Oregon 1st District
Post-modern skyscrapers rising above the riverfront and below a range of hills: This is downtown Portland. The city—which would have been named Boston if a coin toss had gone the other way—started here, along the Willamette River just before it flows into the Columbia. Downtown Portland was built on the narrow strip of land west of the river and below the hills, not on the flat expanse that stretches east toward the snow-capped peak of Mount Hood. It was once a dowdy place, proper in a New England kind of way, with a few formal buildings above the warehouses and factories. But in the last 30 years, there has been an explosion of affluence and creativity here, symbolized by handsome high-rises—the pyramid-crested brick KOIN Tower, the wedge-shaped Justice Center—restored Victorian storefronts, a downtown transit trolley, and a light-rail line known as MAX (for Metropolitan Area Express). There is a free wireless network in Pioneer Courthouse Square, and just across the river is the Oregon Museum of Science and Industry. The well-to-do neighborhoods in the hills overlooking downtown are full of old lumber barons’ mansions with splendid views.
2008 Presidential Vote
|Cook Partisan Voting Index|
Just over the hills are the valleys and interstices between green mountains of suburban Washington County. This was once farm country, with 39,000 people in 1940; now it has 522,000 and is an integral part of metro Portland. It continues to be fast-growing; the population rose 68% between 1990 and 2007. And it enjoys a high-tech, healthy-lifestyle affluence. Its towns are cushioned by protected forests and anchored by major employers that include Tektronix, Intel, IBM, Columbia Sportswear, and Adidas. Beaverton has the world headquarters of Nike, housed in 16 buildings spread over 178 acres. Like Silicon Valley, the Silicon Forest has an environment that appeals to a highly skilled workforce: Nestled at the foot of mountains, it is woodsy and even rustic, but it’s outfitted with all the comforts of modern life. As they say locally, wood chips have been replaced by computer chips.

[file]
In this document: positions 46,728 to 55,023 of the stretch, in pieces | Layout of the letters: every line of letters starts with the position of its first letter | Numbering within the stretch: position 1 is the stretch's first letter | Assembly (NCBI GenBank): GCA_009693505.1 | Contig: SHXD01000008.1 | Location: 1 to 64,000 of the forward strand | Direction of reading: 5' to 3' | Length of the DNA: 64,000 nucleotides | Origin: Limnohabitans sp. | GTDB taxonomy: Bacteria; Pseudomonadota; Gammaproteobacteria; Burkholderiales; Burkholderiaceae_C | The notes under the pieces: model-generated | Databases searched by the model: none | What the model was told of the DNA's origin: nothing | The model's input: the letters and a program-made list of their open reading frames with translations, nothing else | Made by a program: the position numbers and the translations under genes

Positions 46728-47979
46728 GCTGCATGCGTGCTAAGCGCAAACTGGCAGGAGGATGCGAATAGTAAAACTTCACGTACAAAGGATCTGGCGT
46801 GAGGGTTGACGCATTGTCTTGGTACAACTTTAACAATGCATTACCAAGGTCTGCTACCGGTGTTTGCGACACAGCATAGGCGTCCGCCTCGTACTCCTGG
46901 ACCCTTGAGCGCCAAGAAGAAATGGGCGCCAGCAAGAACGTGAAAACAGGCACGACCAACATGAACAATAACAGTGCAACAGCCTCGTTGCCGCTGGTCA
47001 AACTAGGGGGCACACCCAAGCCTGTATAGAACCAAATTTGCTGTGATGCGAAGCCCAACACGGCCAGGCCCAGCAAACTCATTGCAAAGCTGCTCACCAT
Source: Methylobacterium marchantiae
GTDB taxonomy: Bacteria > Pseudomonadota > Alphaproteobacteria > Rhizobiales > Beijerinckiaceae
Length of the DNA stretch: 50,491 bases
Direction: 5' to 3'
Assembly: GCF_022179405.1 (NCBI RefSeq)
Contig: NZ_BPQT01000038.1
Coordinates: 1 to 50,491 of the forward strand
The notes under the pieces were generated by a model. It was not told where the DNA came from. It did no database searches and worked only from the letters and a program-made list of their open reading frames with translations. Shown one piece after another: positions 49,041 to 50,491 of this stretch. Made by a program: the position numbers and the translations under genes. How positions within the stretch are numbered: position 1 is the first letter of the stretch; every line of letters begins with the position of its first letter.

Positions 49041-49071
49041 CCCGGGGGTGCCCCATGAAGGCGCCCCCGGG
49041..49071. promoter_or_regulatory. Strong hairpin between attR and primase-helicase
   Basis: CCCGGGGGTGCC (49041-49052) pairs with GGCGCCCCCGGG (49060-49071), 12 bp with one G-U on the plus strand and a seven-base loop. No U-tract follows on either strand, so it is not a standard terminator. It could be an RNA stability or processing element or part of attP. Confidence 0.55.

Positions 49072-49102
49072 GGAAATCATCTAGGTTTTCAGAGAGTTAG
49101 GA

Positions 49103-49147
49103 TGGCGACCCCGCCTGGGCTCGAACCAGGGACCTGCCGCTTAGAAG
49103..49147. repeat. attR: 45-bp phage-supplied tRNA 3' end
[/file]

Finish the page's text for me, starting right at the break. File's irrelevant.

The 1st Congressional District of Oregon includes downtown Portland and its western hills, and all of suburban Washington County. The 1st also proceeds nearly 100 miles northwest from Portland along the Columbia River to the rain-swept port of Astoria on the Pacific Coast, where Lewis and Clark spent the winter of 1805-06 at what is now the Fort Clatsop National Memorial. To the southwest is Yamhill County, a prime location for turkey farms during the 1960s but lately the site of metro expansion. Beaverton has become known for its wineries, and coastal Newport is popular for its oysters. Like Oregon, the 1st District is historically New England Republican, electing only GOP members of Congress from 1892 to 1972. Like New England, it then trended sharply left on cultural issues, even as its high-tech economy brought new affluence. Starting in 1974, it has elected only Democrats. In 2004, John Kerry won the district 55%-44%, and in 2008, Barack Obama won it with 61%.